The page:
To put it in short, I was mighty impressed.

Mohanlal brings just the right mix of a confidence and diffidence that a successful common man has in India. That the character (and the actor) is razor sharp gets nicely camouflaged by his geniality. which is a critical requirement of the role. Not only acting and facial expressions, even Mohanlal's body language is absolutely perfect.
The supporting cast - mainly consisting of Meera Durairaj, Asha Sarath and Siddiqui - is great too. I can't claim to be an expert on Kerala but the tea shop owner, the sub-contractor, the cable TV operator, the small-time political activist... all of them seemed very familiar!

However, what really stands out is the writing of the film (by the director himself - Jeethu Joseph).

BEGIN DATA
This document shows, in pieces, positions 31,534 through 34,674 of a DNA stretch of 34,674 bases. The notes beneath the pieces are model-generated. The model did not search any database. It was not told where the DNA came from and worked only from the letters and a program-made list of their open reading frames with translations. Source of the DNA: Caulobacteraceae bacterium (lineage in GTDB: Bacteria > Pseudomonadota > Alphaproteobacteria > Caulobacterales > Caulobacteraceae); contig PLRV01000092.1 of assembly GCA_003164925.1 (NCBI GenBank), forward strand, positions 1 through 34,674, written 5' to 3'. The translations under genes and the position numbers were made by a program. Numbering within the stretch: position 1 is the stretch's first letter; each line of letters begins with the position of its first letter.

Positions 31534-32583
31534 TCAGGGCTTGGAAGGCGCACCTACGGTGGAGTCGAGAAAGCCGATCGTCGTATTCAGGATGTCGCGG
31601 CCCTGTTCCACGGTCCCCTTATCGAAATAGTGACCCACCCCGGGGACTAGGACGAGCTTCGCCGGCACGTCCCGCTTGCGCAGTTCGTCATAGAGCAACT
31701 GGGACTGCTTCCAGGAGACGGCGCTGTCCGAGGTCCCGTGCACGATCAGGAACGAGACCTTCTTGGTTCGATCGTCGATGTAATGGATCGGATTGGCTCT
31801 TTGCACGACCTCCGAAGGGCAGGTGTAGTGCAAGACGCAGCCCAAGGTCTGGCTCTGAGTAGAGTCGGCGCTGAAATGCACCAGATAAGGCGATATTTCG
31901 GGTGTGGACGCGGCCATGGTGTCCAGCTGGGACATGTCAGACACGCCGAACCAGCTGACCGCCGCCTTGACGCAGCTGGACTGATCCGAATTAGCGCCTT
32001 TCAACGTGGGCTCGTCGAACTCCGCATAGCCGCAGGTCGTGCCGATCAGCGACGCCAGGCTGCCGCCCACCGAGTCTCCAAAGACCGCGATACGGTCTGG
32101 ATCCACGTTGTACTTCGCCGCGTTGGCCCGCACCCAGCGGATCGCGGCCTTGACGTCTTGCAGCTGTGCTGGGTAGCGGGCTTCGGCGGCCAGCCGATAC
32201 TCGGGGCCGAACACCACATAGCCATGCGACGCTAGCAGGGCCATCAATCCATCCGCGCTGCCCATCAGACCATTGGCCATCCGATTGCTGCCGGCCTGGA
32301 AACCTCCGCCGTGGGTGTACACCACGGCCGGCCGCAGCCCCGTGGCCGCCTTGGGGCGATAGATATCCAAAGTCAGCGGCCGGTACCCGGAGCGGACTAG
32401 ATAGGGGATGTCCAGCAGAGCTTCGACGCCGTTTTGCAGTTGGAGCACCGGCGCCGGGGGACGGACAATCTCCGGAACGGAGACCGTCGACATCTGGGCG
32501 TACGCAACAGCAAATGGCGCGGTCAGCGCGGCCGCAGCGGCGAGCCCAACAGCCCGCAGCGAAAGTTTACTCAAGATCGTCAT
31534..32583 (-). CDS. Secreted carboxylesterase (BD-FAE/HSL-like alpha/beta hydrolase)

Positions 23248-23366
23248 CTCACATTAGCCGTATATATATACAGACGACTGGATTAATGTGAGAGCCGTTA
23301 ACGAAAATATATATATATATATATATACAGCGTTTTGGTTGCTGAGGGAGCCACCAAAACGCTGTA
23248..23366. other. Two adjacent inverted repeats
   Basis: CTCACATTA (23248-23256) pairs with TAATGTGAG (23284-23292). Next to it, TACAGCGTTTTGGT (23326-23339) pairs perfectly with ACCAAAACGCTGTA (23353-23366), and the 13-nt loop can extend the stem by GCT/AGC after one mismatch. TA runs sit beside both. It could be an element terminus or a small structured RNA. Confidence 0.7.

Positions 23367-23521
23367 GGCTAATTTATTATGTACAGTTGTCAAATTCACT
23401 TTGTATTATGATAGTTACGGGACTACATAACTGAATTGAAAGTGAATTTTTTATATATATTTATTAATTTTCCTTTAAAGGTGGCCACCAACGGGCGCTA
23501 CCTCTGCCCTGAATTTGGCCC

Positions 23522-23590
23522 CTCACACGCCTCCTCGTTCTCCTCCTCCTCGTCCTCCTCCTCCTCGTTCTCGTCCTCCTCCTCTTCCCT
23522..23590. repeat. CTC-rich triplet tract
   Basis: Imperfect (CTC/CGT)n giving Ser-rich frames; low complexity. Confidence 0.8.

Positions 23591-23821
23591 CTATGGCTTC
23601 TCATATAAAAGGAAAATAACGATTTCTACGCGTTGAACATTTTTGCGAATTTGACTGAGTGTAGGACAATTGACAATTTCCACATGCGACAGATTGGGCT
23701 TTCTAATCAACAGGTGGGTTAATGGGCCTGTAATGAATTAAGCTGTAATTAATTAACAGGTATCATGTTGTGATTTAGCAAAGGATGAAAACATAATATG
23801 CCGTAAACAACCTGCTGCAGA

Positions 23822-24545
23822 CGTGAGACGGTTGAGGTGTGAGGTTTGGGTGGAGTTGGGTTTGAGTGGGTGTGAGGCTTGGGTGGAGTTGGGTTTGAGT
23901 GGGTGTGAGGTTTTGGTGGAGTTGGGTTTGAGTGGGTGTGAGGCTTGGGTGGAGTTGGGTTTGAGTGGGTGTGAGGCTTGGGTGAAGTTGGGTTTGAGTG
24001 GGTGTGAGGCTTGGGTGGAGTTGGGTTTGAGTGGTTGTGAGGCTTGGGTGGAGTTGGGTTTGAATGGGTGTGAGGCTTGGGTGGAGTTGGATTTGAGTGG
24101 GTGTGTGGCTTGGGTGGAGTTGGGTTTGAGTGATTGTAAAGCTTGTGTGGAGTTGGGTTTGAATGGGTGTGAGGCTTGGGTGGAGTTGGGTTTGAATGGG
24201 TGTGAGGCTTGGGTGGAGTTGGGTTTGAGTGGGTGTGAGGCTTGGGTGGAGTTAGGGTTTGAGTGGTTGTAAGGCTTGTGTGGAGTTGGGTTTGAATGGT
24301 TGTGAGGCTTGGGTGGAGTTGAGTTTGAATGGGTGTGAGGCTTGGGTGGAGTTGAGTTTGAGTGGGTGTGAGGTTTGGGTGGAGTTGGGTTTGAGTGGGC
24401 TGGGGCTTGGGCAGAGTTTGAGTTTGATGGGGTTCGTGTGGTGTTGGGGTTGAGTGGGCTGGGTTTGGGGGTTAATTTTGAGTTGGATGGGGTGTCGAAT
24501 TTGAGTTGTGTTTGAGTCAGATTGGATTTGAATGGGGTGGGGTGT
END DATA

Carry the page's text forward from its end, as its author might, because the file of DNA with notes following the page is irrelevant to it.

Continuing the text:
In a mystery thriller with multiple witnesses of varying ages and backgrounds, set in a very real milieu, the structure and the words both become very important. As witnesses are questioned repeatedly, it is critical that the integrity of the interrogation is maintained and at the same time, the entertainment value is not compromised. As in, similar scenes don't become boring.
Again, since the 'hero' is a regular character, his introduction as a regular but heroic character also needs to be real but not boring. The initial part of the film - before the 'crime' takes place - plays out really well as George Kutty's (Mohanlal) equations with his family, his fellow villagers and the police are established smoothly and interestingly.
Finally, the words. They must convey differences in levels of education, affluence, power, confidence and so on. With the characters balanced on a razor's edge trying to prove (or disprove) the commission of a crime, each of these facets become like a see-saw between the police investigators and the people accused of the crime.